Urban agriculture plan would close the ‘freshness gap,’ say lawmakers

A community garden in Astoria, Queens.

The plan would promote NYC farming and community green

A new bill backed by nearly 50 elected officials would require
the city to develop an urban agriculture plan that would promote
farming and community green spaces across the city.

The bill
, introduced by City Council member Rafael Espinal,
Jr., would require the Department of City Planning (DCP) to take
stock of the boroughs’ existing and potential urban agriculture
spaces, and identify zoning and land use policies that could be
tweaked to cultivate their growth. Such a plan aims to close the
“freshness gap” by expanding the availability of fresh greens
and fruits in low-income neighborhoods, Espinal stressed at a
Tuesday City Council hearing.

“When we support urban farms and community gardens we are
creating more equitable access to affordable and healthy food,”
he said. “We have to strive past no New Yorker going hungry and
go a step further to ensure that no New Yorker is starved of fresh

If the bill is approved, city officials would have until July 1
to craft the plan and deliver it to Mayor Bill de Blasio, City
Council Speaker Corey Johnson, and post it to the city’s
urban agriculture website
. The feasibility of creating an
Office of Urban Agriculture would also be explored in the report,
according to the bill.

City planning officials are on board with the idea, but want to
ensure that specific issues facing the urban agriculture community
are being addressed in the plan to ensure city resources are being
used “efficiently and effectively,” said Alex Sommer, the
deputy director of DCP’s Brooklyn office.

“We support the growth of urban agriculture broadly and we
want to work with you on identifying specific issues, but in terms
of the comprehensive plan, we want to make sure we’re identifying
specific issues first before moving ahead with that,” said

Cities including
, Atlanta, and
have already embraced urban agriculture with plans or modifications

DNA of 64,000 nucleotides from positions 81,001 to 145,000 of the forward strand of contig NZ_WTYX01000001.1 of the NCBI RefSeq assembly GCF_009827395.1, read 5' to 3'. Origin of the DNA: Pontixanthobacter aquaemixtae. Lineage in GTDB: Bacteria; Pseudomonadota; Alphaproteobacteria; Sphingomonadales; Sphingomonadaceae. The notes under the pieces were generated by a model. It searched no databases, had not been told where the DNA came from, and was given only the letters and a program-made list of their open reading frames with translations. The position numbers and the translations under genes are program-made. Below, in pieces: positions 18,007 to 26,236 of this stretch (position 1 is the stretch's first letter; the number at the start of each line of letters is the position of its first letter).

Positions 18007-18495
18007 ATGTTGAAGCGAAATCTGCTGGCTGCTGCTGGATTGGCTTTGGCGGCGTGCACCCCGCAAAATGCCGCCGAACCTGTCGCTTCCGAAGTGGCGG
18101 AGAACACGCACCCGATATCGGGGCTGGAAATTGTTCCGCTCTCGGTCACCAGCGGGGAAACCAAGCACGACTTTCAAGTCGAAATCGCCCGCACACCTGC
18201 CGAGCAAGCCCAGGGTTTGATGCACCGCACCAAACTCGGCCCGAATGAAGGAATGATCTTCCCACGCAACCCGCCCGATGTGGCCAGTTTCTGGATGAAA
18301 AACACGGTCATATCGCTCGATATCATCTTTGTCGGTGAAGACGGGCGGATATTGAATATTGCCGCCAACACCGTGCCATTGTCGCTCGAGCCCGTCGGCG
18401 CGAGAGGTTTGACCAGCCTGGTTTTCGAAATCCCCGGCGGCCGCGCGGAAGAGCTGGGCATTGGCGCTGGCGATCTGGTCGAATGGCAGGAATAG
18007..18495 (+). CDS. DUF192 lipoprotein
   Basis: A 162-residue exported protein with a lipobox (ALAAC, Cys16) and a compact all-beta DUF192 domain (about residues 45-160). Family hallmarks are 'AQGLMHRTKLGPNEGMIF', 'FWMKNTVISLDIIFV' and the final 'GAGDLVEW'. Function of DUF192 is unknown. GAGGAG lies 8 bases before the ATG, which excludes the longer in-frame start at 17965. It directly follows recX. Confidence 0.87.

to land use policies to help their urban agriculture spaces
flourish. The first step in that process for New York City, is to
strengthen protections for those green spaces, say advocates.

“I think this is a good start. but there’s a lot of work to
be done,” said Aziz Dehkan, the executive director of the New
York City Community Garden Coalition. “We still need a lot of
protection. We need permanence of community gardens. We can’t let
the wedge of affordable housing and community gardens continue in
this city. They are compatible.”

While acknowledging the dire need for new affordable housing,
Espinal pointed to the planned destruction of Nolita’s Elizabeth
Street Garden—which does not grow produce—for low-income senior
housing, and the Nelson Mandela Community Garden in Harlem for
affordable housing, and called city plans to build on those spaces
rather than truly vacant lots as a “serious blind spot from City

New York City owns 5,027 undeveloped parcels that are considered
“vacant.” That includes wetlands, unusable slivers of land
along streets or between buildings, and in some cases, community
gardens, according to the Department of Administrative Services

Currently, there are different definitions of “vacant
property” across several city agencies, according to DCAS. The
city is in the midst of developing a uniform definition for such
spaces. Of those lots, the Parks Departments uses 850 for community
gardens or park space. Some 550 are community gardens, many of
which produce fresh produce for their communities,

“We need to pay more attention to what’s actually happening
on the ground in oder to play a leading role in this
conversation,” said Espinal.

Somer recognized that there are “a whole host of different
proprieties across the city,” but that there is no black and
white answer when it comes to choosing between affordable housing
or green space.

“We rely on the ongoing public review process to help weigh
those priorities,” said Sommer. “We know it’s very difficult
and there’s a lot of things we have to pick between.”

Source: FS – NYC Real Estate
Urban agriculture plan would close the ‘freshness gap,’ say lawmakers